Plants can detect the sounds of running water moving through pipes or in the soil, a new study found.
The ability to sense the sounds of water helps plants move their roots closer to toward the water source, according to the University of Western Australia study.
Researchers used the common garden pea plant for the study, putting the plant into a container with two tubes at the base, providing options for which direction to grow its roots.
“We then exposed the plant to a series of sounds, including white noise, running water and then a recording of running water under each tube, and observed its behavior,” said lead researcher Monica Gagliano from UWA’s Centre of Evolutionary Biology.
The root systems grew toward the sound of running water, the study found.
“It also was surprising and extraordinary to see that the plant could actually tell when the sound of running water was a recording and when it was real and that the plant did not like the recorded sound,” Gagliano said.
When moisture was readily available in the soil, the plant did not respond to the sound of running water.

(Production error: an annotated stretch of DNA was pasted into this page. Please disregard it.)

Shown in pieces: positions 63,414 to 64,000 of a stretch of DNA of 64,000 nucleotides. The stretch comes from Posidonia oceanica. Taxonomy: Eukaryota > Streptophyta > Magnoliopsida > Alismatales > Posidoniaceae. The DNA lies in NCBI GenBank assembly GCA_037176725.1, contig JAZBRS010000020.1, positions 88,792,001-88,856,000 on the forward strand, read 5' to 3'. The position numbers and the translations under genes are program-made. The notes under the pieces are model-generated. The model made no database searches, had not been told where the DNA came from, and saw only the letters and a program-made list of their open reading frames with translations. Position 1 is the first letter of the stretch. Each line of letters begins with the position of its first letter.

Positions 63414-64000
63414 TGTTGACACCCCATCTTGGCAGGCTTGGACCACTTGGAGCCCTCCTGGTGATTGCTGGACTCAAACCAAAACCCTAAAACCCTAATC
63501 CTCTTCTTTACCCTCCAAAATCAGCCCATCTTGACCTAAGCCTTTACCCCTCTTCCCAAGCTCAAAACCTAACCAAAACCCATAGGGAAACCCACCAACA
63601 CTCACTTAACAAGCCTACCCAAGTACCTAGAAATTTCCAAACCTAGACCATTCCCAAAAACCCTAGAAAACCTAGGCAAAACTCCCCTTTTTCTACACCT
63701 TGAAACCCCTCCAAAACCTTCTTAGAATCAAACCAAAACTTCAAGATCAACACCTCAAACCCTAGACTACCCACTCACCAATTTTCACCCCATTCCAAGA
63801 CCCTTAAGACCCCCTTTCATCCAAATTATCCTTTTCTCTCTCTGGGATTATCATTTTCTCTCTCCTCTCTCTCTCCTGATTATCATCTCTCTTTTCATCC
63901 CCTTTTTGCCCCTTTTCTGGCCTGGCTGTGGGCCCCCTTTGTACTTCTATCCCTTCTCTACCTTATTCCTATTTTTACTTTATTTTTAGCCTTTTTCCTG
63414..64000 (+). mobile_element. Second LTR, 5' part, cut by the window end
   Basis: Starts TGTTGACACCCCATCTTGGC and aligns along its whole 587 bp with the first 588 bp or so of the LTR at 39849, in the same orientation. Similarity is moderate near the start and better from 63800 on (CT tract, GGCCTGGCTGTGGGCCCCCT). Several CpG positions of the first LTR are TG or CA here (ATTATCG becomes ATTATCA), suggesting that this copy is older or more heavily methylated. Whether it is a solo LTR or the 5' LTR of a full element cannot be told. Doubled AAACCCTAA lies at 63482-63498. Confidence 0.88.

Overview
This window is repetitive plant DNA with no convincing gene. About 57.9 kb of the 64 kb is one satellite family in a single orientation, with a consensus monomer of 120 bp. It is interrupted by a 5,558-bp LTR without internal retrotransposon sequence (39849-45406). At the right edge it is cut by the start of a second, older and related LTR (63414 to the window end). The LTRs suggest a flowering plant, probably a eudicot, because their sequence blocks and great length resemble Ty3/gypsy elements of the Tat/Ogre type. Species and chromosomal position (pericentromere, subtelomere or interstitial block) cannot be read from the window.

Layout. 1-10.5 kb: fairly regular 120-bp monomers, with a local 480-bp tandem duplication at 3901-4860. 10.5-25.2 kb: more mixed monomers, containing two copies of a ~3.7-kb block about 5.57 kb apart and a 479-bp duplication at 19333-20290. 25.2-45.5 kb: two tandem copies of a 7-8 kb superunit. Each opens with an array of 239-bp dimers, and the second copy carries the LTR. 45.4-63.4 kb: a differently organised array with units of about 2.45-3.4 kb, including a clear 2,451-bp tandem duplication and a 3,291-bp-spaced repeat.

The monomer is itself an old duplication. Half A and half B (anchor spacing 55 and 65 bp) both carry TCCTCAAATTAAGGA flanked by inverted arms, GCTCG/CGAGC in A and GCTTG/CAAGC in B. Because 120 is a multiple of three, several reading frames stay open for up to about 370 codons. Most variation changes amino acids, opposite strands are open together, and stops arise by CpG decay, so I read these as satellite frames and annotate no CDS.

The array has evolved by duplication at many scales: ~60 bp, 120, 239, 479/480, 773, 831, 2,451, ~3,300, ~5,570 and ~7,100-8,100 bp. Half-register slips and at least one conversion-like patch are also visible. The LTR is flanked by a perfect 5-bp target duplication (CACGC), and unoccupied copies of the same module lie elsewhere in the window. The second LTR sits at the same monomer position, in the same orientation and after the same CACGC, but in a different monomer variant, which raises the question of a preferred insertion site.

“From this we begin to see the complexity of plant interactions with sound in using it to make behavioral decisions,” Gagliano said.
The study can help increase understanding of plant behavior, she added.
“It indicates that the invasion of sewer pipes by tree roots may be based on the plants ‘hearing’ water and shows that their perception of their surroundings is much greater and far more complex than we previously thought,” she said.
It can also help scientists studying noise pollution, Gagliano said.
“In the animal world there is a strong call to understand how acoustic pollution adversely affects populations,” she said. “But now we know plants also need to be part of these studies.”
Source: University of Western Australia